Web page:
Chelsea Man­ning found guilty of vi­o­lat­ing prison rules

The China Post - - INTERNATIONAL -

Con­victed na­tional se­cu­rity leaker Chelsea Man­ning was found guilty Tues­day of vi­o­lat­ing prison rules and will re­ceive three weeks of recre­ational re­stric­tions at the Kansas mil­i­tary prison where she’s serv­ing her 35-year sen­tence, her at­tor­ney said.

The trans­gen­der Army pri­vate was ac­cused of hav­ing a copy of Van­ity Fair with Cait­lyn Jen­ner on the cover and an ex­pired tube of tooth­paste, among other things. Her at­tor­ney, Chase Stran­gio of the Amer­i­can Civil Lib­er­ties Union, said in a news re­lease that Man­ning was con­victed of all charges af­ter a closed four-hour dis­ci­plinary board hear­ing in which she had no coun­sel.

Man­ning re­ceived 21 days of recre­ational re­stric­tions lim­it­ing ac­cess to the gym, li­brary and out­doors. The max­i­mum pun­ish­ment she could have faced was in­def­i­nite soli­tary con­fine­ment.

The U.S. Army has de­clined to re­lease any in­for­ma­tion on the re­sults of the hear­ing, cit­ing the Pri­vacy Act of 1976. The mil­i­tary said in a state­ment last week that it is com­mit­ted to “a fair and eq­ui­table process,” and called such pro­ceed­ings “a com­mon prac­tice in cor­rec­tional sys­tems to hold pris­on­ers ac­count­able to fa­cil­ity rules.”

The prison in­frac­tions in­clude pos­ses­sion of pro­hib­ited prop­erty in the form of books and mag­a­zines while un­der ad­min­is­tra­tive seg­re­ga­tion; medicine mis­use over the tooth­paste; dis­or­derly con­duct for sweep­ing food onto the floor; and dis­re­spect. All re­late to al­leged mis­con­duct on July 2 and 9.

“When I spoke to Chelsea ear­lier to­day she wanted to con­vey the mes­sage to sup­port­ers that she is so thank­ful for the thou­sands of peo­ple from around the world who let the gov­ern­ment know that we are watch­ing and scru­ti­niz­ing what hap­pens to her be­hind prison walls,” Stran­gio said.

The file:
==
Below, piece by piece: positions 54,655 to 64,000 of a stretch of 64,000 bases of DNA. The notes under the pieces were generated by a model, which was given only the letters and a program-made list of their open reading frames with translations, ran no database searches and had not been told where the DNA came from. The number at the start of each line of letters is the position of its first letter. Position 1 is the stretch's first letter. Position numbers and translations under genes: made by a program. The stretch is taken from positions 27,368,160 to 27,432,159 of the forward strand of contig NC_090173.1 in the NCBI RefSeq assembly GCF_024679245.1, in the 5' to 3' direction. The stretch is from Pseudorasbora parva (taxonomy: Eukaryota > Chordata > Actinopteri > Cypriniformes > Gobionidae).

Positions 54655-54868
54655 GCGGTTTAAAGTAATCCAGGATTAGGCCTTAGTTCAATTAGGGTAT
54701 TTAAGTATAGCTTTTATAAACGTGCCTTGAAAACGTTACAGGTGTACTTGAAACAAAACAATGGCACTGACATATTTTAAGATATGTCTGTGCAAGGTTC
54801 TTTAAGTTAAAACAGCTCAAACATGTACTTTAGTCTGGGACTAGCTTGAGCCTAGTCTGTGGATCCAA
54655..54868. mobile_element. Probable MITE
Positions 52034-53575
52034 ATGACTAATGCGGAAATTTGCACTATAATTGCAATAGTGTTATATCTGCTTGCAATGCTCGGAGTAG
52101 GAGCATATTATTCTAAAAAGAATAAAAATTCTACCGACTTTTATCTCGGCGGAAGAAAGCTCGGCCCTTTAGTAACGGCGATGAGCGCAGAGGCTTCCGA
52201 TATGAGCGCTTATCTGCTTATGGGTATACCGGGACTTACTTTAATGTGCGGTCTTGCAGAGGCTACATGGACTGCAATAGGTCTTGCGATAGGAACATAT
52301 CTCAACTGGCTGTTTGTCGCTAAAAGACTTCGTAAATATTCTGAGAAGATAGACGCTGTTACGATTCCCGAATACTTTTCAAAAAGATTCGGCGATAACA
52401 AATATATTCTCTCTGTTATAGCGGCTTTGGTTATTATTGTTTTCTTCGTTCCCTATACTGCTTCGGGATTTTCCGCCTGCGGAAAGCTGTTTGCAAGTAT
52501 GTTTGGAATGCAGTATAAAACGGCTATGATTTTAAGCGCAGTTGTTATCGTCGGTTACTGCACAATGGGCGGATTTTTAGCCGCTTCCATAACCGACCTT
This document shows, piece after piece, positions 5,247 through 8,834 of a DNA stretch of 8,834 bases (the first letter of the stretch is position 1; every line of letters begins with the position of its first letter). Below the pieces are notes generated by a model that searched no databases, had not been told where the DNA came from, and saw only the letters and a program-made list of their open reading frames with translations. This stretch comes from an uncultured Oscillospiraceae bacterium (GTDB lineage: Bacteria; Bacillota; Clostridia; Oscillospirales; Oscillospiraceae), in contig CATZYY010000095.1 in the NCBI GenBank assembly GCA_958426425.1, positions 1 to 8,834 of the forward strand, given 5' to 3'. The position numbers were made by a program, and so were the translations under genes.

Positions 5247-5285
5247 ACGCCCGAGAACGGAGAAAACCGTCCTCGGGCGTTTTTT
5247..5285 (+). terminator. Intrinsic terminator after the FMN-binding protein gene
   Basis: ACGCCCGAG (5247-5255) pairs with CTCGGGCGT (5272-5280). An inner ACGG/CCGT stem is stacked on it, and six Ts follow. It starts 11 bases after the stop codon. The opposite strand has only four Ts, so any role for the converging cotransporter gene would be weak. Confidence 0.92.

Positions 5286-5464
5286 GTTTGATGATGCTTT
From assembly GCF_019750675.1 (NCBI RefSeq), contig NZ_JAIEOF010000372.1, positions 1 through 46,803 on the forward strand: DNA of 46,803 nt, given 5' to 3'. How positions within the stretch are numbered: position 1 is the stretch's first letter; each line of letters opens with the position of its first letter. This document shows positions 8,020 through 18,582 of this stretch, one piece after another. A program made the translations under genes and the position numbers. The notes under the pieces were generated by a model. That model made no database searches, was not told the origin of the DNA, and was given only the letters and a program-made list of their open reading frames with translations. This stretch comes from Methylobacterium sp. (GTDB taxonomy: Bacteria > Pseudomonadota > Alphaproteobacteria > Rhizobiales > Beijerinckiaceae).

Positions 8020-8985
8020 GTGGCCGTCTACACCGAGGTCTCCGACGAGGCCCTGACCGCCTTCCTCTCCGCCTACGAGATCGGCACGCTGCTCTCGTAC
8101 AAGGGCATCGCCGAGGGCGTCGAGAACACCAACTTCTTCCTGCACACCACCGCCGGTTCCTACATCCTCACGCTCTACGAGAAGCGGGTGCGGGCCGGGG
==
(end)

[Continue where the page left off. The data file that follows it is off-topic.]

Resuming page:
Stran­gio cred­ited public sup­port for keep­ing Man­ning out of soli­tary con­fine­ment. Pe­ti­tions signed by 100,000 peo­ple were de­liv­ered Tues­day to the U.S. Army by dig­i­tal rights group Fight for the Fu­ture and oth­ers.

In ad­di­tion to the recre­ational re­stric­tions, the con­vic­tions that are now on her record could be cited in fu­ture hear­ings con­cern­ing pa­role or clemency, which could de­lay her tran­si­tion to a less re­stric­tive cus­tody sta­tus, Stran­gio said.

The in­tel­li­gence an­a­lyst, for­merly known as Bradley Man­ning, was con­victed in 2013 of es­pi­onage and other of­fenses for send­ing more than 700,000 clas­si­fied doc­u­ments to Wik­iLeaks while work­ing in Iraq. She is jailed at Fort Leav­en­worth for leak­ing reams of war logs, diplo­matic ca­bles and bat­tle­field video to the anti-se­crecy web­site in 2010.

Newspapers in English

Newspapers from Taiwan

© PressReader. All rights reserved.